"If there ever comes a day when we can not be together, keep me in your heart, I'll stay there forever." - Winnie the Pooh -
Planning the Ceremony
When planning a funeral there are so many options and choices, but at the end of the day, the ceremony and celebration of their life should simply be an authentic and fitting tribute to the person who has died.
In general a ceremony will include, but is not limited to, the following elements:
Below you will find some information of on each of these areas, along with ideas and downloadable documents where indicated, that may assist you with making these choices.
“Music is a language that doesn’t speak in particular words. It speaks in emotions, and if it’s in the bones, it’s in the bones.” – Keith Richards.
Music can be, one of the most important and beautiful parts of the whole ceremony. When you leave that ceremony, you may not remember everything that was said, but you will remember the music that was played and the emotion that you felt when listening to the music.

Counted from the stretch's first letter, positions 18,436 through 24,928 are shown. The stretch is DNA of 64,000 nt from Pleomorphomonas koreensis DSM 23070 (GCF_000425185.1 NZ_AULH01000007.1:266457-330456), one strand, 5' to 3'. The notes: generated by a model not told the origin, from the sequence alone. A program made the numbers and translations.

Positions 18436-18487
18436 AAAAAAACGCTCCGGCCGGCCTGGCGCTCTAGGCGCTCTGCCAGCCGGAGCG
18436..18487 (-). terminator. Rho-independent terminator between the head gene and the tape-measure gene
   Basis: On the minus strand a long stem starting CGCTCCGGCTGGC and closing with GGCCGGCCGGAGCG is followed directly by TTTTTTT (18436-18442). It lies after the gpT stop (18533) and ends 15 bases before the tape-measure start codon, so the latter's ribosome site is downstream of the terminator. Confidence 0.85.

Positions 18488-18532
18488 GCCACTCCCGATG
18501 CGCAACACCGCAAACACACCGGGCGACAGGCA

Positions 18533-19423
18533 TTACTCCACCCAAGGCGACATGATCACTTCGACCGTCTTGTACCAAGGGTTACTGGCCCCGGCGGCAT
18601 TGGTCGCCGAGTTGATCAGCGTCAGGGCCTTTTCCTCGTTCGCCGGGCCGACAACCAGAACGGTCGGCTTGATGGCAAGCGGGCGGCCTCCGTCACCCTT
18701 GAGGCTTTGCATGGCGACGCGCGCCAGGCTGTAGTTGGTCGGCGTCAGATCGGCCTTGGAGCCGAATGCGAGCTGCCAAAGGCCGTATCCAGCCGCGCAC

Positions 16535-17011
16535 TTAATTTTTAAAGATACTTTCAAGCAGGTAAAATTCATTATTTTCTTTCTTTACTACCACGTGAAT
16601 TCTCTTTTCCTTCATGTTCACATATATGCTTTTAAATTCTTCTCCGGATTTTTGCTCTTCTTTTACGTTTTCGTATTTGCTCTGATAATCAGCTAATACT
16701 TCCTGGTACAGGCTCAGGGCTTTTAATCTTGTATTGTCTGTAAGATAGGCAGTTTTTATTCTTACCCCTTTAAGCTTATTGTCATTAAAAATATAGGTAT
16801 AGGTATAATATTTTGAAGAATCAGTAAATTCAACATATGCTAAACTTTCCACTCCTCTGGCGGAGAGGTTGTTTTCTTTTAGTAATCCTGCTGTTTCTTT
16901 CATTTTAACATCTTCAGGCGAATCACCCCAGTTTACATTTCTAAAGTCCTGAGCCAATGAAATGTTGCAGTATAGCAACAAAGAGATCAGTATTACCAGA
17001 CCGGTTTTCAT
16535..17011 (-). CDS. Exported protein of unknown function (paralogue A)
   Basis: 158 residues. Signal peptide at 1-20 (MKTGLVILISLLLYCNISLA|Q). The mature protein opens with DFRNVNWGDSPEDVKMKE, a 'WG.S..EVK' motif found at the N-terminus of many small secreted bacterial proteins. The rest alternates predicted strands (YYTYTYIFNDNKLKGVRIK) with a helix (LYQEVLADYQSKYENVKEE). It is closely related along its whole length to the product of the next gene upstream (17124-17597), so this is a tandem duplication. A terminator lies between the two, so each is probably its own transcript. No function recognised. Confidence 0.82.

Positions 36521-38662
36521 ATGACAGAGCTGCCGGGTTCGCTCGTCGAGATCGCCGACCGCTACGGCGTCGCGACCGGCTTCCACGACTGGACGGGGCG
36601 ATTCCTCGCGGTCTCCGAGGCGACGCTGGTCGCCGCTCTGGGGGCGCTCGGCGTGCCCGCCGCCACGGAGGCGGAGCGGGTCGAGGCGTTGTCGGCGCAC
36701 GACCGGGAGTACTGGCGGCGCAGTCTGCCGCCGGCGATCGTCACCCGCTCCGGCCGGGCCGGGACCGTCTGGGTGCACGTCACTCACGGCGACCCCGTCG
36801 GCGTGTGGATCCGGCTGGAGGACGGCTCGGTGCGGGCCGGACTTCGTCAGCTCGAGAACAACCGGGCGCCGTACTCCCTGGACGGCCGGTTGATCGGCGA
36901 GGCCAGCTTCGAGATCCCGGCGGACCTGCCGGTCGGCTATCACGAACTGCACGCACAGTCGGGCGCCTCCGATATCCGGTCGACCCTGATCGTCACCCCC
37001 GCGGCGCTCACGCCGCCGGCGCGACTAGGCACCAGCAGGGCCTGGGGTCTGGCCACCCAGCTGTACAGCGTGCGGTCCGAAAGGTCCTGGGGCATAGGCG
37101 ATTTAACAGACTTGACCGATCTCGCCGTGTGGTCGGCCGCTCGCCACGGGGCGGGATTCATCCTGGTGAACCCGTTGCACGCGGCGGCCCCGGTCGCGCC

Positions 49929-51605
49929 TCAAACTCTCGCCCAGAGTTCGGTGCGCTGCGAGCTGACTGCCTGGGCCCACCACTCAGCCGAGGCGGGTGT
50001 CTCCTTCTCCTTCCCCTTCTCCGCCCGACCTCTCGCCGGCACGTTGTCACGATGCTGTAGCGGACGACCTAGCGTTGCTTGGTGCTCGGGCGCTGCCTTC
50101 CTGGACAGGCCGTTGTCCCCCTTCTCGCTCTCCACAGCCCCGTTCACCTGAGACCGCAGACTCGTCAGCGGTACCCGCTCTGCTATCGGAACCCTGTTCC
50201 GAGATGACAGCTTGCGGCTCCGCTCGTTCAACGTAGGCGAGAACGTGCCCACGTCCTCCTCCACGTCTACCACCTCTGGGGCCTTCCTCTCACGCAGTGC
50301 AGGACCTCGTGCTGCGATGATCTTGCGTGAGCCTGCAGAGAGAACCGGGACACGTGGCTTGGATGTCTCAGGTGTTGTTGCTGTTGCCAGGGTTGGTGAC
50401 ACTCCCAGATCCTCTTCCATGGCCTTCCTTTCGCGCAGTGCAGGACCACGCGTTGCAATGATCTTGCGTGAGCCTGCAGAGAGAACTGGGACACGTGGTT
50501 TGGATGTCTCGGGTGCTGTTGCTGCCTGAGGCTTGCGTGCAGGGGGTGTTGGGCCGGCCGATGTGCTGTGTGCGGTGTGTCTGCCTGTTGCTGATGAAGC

There are many opportunities to use music throughout the ceremony and the following are some of the times I recommend that the family utilise some music that they have chosen, or perhaps the person who has died has already chosen for them:
- Opening the ceremony – this just gives everyone an opportunity to “land”. There is often a lot of emotion and energy exhausted in simply getting there on the day, so it can be nice to just let people sit for a moment and listen to a piece of music, before we begin to speak.
- Quiet Reflection – I’m a big fan of having a time for quiet reflection during the ceremony. This is a chance to put on a piece of music and just journey inwards. There’s nobody speaking, it’s just the music and your memories and a beautiful chance for you to say your own quiet goodbye.
- Photographic Slideshow Tribute – if you are putting together a photographic slideshow tribute, then usually you will include one or two songs to play as backing music for this.
- Laying of Petals/Flowers – this section of the ceremony usually comes towards the end and is a chance for people to come forward and lay petals or flowers on the coffin and say their final goodbyes. The number of people attending the funeral will determine how many songs you think you may need for this section.
- Closing the Ceremony – this is the final piece of music that is played either as the coffin is being carried out or as guests are asked to stand and leave the chapel or ceremony space.
If you’re not sure what sort of music the person liked, maybe check out their CD collection, or their playlist on their phone. Alternatively, think about the sort of music that you would like to hear, because at the end of the day, the music and the ceremony is for you.